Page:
Pancakes with Father

Pancake Chef……. fathers day.
I dig finding old restaurant’s.
Not the ones that just have been around for a while, but the ones that are what they started out to be….. 
As a kid there seemed to be a number of Pancake Chefs around, some of the best times with my Dad was when we raced cars. Quarter Midgets, which are go karts with bodies, and race on a quarter mile oval track. Dad raced Midgets when he was a young man I understand was quite good. He was great mechanic and he loved racing as much as I did. He spent time with me explaining about passing, reading the track and the pack. He taught me about passing on the inside, and outside. As I got better, he taught me how to pace the pack and use them as I passed them to add distance between myself and the car behind me. We made a good team, 2nd in Nationals 1972. Our family would drive to Portland a few times a year and race at the Rose Dairy track there…. On the way we would stop at a Pancake Chef which was decorated much like this one…… being a couple decades old at that time, the restaurant was showing its wear then… worn plaid pattern Formica on the tables, country style chairs, pictures of WW2 and pendant lighting….. Muzak, and, oddly enough playing “Born Free”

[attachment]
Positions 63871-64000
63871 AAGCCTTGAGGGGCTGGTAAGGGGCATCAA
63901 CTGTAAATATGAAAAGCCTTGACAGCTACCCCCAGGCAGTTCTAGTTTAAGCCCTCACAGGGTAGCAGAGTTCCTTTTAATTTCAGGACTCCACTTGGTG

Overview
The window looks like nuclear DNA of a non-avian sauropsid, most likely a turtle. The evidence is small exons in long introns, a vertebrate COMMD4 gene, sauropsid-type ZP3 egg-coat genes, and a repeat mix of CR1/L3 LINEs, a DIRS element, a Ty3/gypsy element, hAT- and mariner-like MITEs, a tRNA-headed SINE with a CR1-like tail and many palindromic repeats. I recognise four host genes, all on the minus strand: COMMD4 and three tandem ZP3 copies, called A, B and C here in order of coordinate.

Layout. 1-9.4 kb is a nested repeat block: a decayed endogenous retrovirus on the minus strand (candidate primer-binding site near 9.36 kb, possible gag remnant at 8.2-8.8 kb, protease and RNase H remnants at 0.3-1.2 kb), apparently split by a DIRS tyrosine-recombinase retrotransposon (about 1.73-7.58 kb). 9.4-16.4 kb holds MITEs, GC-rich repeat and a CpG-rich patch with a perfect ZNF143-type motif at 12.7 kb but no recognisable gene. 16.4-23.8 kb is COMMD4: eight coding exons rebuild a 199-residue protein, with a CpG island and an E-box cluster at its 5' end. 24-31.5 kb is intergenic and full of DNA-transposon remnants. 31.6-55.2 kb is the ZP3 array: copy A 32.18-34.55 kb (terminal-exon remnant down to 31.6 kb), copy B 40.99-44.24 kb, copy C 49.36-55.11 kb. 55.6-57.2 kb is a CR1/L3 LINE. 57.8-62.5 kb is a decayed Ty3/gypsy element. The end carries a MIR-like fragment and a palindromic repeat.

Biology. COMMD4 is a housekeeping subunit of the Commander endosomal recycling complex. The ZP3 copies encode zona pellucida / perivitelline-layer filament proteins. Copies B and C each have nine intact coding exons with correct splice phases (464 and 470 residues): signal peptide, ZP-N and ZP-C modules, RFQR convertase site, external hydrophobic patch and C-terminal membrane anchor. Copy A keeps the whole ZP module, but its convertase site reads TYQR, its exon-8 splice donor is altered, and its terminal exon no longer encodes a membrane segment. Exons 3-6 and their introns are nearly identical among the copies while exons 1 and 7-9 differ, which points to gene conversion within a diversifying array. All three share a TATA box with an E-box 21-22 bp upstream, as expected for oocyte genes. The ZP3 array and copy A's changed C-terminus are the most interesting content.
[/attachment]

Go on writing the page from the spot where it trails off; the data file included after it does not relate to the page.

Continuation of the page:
We watched Born Free on a Sunday night, Living Room TV sitting on carpet in my pajamas, one of my first childhood heartbreaks was watching Elsa, wondering what can be done about human impact on the world and realizing not much.
This morning, Burien has a Pancake Chef, I ordered Eggs Benedict, enjoyed the fact that a pot of coffee was delivered with my water. Took in the old photos , plaid on Formica the table with worn spots to the brown underneath the pattern, Carpet had been replaced in the past decade, now silver 2″ mini blinds on the windows Muzak was playing “Born Free” with the link rail in the back ground, as the rail started to pull out, I thought of my dad. I was in my car being handed the checkered flag for a victory lap, I passed him and pointed the flag, he was grinning, shaking his head, I pulled into the pit with another won main event. Dad looking at me through his bifocals, sweat on his brow, helping me unbuckle my seat belt and pulling me into his arms, “Beautiful” Man, that was Beautiful” I inherited sweating from my dad I think…… I still remember how he smells.
I stirred a bit more sugar into my coffee and watched the train leave the station and begin to roll into town.

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